The UK Intellectual Property Office (UKIPO) is consulting on the current IP enforcement framework.
While relatively general in scope, the consultation covers one specific (and important) question about the possible introduction of statutory damages for IP infringement.
If introduced, this could have a significant impact on the IP enforcement landscape in the UK. Responses to the consultation should be made using the proposed response form and submitted via email by 11:45am on 2 November 2020.
The UKIPO has identified three key areas for review:
It's clear that the UKIPO is particularly concerned about the utility of the current system for small rightsholders. Included within the section on "suggested remedies" is a question about the possible introduction of statutory damages for IP infringement (including copyright, trade mark and design infringement).
At present, claimants have two options for claiming compensation for IP infringement:
Both can be complex to calculate. Where there is "knowing" infringement, the Enforcement Directive provides a different approach, which seemingly merges these two options and allows non-economic factors (such as the moral prejudice caused to the rightholder by the infringement) to be taken into account.
Interestingly, the UKIPO's consultation does not mention the Enforcement Directive. This might suggest a desire on the part of the UK (also reflected in the UK's proposed Free Trade Agreement with the EU) to move away from the Enforcement Directive's approach once the Brexit transition period is over.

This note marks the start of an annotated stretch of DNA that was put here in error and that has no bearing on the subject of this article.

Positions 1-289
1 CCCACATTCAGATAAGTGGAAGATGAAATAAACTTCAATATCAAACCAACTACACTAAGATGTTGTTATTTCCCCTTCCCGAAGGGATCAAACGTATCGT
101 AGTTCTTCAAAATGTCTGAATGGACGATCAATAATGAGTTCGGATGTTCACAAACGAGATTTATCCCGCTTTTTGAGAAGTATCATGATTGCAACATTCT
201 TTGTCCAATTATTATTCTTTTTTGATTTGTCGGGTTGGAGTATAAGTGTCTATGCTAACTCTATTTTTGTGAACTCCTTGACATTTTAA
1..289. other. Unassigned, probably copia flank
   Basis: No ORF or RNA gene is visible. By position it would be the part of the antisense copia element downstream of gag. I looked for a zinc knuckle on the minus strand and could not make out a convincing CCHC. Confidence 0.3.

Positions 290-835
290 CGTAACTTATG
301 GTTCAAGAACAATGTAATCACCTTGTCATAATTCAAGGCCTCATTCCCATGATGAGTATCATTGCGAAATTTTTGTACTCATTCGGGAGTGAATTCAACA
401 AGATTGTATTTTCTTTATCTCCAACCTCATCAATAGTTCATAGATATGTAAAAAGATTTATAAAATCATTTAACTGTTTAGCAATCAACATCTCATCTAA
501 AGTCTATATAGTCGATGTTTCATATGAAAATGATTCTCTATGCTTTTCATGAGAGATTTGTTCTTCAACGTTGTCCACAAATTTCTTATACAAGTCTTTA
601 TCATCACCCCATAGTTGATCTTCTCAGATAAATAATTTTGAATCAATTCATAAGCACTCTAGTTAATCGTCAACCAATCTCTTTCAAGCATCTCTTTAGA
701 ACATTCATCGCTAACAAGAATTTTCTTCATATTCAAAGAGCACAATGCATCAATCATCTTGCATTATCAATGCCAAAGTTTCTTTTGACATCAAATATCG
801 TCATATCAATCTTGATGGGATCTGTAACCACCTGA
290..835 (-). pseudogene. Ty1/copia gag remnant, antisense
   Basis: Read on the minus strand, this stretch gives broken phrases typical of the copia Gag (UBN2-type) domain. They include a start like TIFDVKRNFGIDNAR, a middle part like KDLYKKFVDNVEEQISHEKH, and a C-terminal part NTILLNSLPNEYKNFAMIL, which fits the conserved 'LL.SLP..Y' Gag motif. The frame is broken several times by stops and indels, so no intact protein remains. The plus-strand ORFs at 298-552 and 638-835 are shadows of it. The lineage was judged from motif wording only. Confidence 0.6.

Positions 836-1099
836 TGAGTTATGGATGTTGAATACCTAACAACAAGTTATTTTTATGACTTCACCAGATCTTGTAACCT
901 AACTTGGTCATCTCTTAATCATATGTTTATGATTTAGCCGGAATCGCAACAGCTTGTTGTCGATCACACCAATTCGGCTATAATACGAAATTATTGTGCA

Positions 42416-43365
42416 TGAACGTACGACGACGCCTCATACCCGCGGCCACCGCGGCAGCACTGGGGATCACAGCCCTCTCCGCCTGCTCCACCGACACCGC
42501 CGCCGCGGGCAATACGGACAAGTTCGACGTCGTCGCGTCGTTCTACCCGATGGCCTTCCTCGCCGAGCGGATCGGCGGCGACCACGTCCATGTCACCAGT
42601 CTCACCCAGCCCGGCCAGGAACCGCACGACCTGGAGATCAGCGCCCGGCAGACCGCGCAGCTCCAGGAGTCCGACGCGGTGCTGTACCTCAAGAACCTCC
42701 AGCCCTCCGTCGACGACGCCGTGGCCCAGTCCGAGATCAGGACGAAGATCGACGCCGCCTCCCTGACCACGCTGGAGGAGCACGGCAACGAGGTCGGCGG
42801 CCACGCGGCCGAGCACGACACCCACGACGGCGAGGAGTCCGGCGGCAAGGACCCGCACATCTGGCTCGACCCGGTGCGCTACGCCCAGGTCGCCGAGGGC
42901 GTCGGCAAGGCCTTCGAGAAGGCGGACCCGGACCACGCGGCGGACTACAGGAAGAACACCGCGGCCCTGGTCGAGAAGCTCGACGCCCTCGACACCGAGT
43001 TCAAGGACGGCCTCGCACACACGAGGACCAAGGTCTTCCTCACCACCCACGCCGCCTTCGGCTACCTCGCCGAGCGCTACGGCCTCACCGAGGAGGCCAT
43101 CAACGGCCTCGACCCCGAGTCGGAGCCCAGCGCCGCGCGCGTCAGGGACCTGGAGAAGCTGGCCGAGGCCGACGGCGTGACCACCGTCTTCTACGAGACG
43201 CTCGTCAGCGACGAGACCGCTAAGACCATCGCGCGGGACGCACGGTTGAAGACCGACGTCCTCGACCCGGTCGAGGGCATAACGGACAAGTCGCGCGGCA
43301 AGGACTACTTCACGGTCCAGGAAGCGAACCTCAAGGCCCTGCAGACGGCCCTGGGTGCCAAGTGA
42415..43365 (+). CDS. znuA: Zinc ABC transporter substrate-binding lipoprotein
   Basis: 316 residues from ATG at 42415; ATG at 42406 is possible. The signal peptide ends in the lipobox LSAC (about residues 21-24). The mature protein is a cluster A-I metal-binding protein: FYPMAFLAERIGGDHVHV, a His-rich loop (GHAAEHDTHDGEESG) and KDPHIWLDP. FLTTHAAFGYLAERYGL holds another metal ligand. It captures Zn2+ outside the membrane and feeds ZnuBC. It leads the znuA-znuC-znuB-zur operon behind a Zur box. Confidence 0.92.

The introduction of statutory damages would give claimants another option and one which would mean that they do not necessarily need to provide details of their loss. This is because statutory damages are usually awarded per individual infringement (sometimes with a set maximum amount that can be awarded).
Depending on how the scale of statutory damages is set, this can lead to relatively large pay-outs. This is particularly so for online copyright infringement which often involves a large number of individual infringements. It can also result in increased numbers of claims as claimants have a better understanding of the likely level of potential damages they can seek and do not need to prove loss. However, for the same reasons, it can also make claims easier to resolve without the need for litigation (albeit, often at a higher cost).
Despite the risk of increased pay-outs, it should be noted that the consultation does not mention the system of statutory damages for willful infringement in the USA. Rather, it refers only to the systems in other common law jurisdictions such as Canada, Israel, Malaysia and Singapore. It therefore does not seem to extend to the types of statutory additional damages which often lead to very significant pay-outs in the USA.
While legislation is unlikely for some time, this is clearly an important consultation.
To discuss the issues in this article in greater detail, please contact a member of our IP & Media team.